State bar associations shout 'objection your honor!' to scare AI lawyer away from court

A gavel about to bang down on a table.
(Image credit: Audtakorn Sutarmjam / EyeEm via Getty)

When it comes to how AI will change our lives the party is very much just getting started. As the tech begins to push into new areas, it's going to run up against one obstacle repeatedly: Lawyers. In a story that feels a little emblematic of our tool-assisted future, an AI-based system designed to give people live legal advice when contesting traffic tickets was blocked from its first-ever courtroom case after the creator backed-down in the face of legal threats from human lawyers.

Joshua Browder is the creator of DoNotPay (no wonder it pissed off the lawyers) and, as reported by NPR, the first planned use of the AI system was for a case in California on February 22. Browder says that, following legal threats from California lawyers of prosecution and even jail time, he's now had to abandon the attempt.

The DoNotPay system is designed (among other things) to help people contest traffic tickets effectively without having to pay a lawyer to do so, and would generate legal arguments for its user through AI text generators including ChatGPT and DaVinci. The science fiction element comes in with the delivery method: The user wears smart glasses that record the court proceedings and dictates the suggested responses into their ears through a directed speaker.

Browder says that, when the February 22 court date was announced, California state bar officials started sending him strongly-worded letters (the state bar being the organisation that licenses and regulates lawyers).

"Multiple state bars have threatened us," said Browder, "one even said a referral to the district attorney's office and prosecution and prison time would be possible. Even if it wouldn't happen, the threat of criminal charges was enough to give it up.

"The letters have become so frequent that we thought [this case] was just a distraction and that we should move on."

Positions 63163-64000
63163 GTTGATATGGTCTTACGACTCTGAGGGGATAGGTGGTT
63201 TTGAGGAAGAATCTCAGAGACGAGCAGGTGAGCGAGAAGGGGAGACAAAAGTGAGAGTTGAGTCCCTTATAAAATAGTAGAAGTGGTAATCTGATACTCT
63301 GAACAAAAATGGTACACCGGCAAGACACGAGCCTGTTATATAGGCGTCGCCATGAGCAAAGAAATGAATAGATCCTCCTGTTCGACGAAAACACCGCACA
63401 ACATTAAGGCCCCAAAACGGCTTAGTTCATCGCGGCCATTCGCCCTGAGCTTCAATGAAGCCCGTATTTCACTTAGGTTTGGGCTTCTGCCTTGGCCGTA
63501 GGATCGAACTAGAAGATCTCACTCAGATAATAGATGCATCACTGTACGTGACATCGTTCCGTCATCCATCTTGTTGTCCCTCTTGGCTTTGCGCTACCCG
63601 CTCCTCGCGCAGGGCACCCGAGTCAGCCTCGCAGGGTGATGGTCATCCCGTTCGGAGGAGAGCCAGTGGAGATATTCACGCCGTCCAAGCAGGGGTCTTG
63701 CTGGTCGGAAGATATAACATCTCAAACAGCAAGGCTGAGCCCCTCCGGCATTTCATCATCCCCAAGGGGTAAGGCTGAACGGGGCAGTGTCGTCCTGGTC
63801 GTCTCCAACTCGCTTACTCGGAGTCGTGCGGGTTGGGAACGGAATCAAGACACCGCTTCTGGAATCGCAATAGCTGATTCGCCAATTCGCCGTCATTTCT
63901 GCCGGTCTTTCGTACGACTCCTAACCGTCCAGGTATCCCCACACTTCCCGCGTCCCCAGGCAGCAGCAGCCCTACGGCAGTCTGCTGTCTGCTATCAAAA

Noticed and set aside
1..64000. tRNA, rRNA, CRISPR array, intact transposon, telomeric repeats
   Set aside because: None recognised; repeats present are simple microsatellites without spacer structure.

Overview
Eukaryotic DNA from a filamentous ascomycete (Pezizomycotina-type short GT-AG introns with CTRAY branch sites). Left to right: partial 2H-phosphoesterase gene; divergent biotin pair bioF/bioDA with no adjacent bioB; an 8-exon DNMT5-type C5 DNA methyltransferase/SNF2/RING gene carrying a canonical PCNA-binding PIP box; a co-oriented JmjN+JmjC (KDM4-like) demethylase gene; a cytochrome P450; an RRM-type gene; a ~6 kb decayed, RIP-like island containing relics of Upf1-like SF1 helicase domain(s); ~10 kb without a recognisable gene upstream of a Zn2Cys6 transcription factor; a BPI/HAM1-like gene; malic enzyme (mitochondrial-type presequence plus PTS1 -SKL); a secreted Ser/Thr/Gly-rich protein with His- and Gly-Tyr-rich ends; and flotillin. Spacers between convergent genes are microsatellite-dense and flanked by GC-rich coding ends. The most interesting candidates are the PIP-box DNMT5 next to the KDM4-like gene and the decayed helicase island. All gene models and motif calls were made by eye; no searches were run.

Browder, probably wisely, declines to cite the state bar officials by name, adding that DoNotPay is now under investigation by multiple state bars including that of California.

George Cardona, the State Bar of California Chief Trial Counsel, provided NPR with a statement which does not address DoNotPay specifically but emphasises the organization's duty to investigate the unauthorised practice of law.

"We regularly let potential violators know that they could face prosecution in civil or criminal court, which is entirely up to law enforcement," said Cardona.

It probably didn't help that, as well as calling it DoNotPay, Browder describes the tool as a "robot lawyer", and it should also be acknowledged that this is the CEO of a startup for whom all publicity is good publicity. DoNotPay was founded in 2015 and has raised tens of millions in seed funding, with Browder coming up with various stunts and claims about the tech along the way (such as that an earlier version had overturned 374,000 tickets by 2017: Citation very much needed).

It does seem deliberate that the company hadn't considered making contact with a state bar association to at least explore the issues around things like whether an AI might need a license to practice law in a courtroom, though doing what you want and waiting for the regulators to catch up is pretty much established tech startup strategy by now. It's just not such a good one once the lawyers are involved.

Browder says DoNotPay is going to move away from the traffic tickets for the moment and the idea of assisting live in court to helping with things like contesting medical bills, unwanted subscriptions, and issues with credit reporting agencies. Which is not quite the same level of ambition as an AI lawyer live-coaching you through a trial, and does make you wonder how the technology would actually have performed on that February 22 court date.

There are factors other than professional regulation as well. Depending on the state and indeed the country, rules on recording in courtrooms vary greatly,  while AIs like DoNotPay would need input data, which is to say recording audio, in such a setting. 

Whether it's Browder and DoNotPay or some other interloper, however, AI seems certain to continue to try and make inroads into the legal profession. "The truth is, most people can't afford lawyers," said Browder. "This could've shifted the balance and allowed people to use tools like ChatGPT in the courtroom that maybe could've helped them win cases." Not if the real lawyers have anything to do with it, chum.

Rich Stanton

Rich is a games journalist with 15 years' experience, beginning his career on Edge magazine before working for a wide range of outlets, including Ars Technica, Eurogamer, GamesRadar+, Gamespot, the Guardian, IGN, the New Statesman, Polygon, and Vice. He was the editor of Kotaku UK, the UK arm of Kotaku, for three years before joining PC Gamer. He is the author of a Brief History of Video Games, a full history of the medium, which the Midwest Book Review described as "[a] must-read for serious minded game historians and curious video game connoisseurs alike."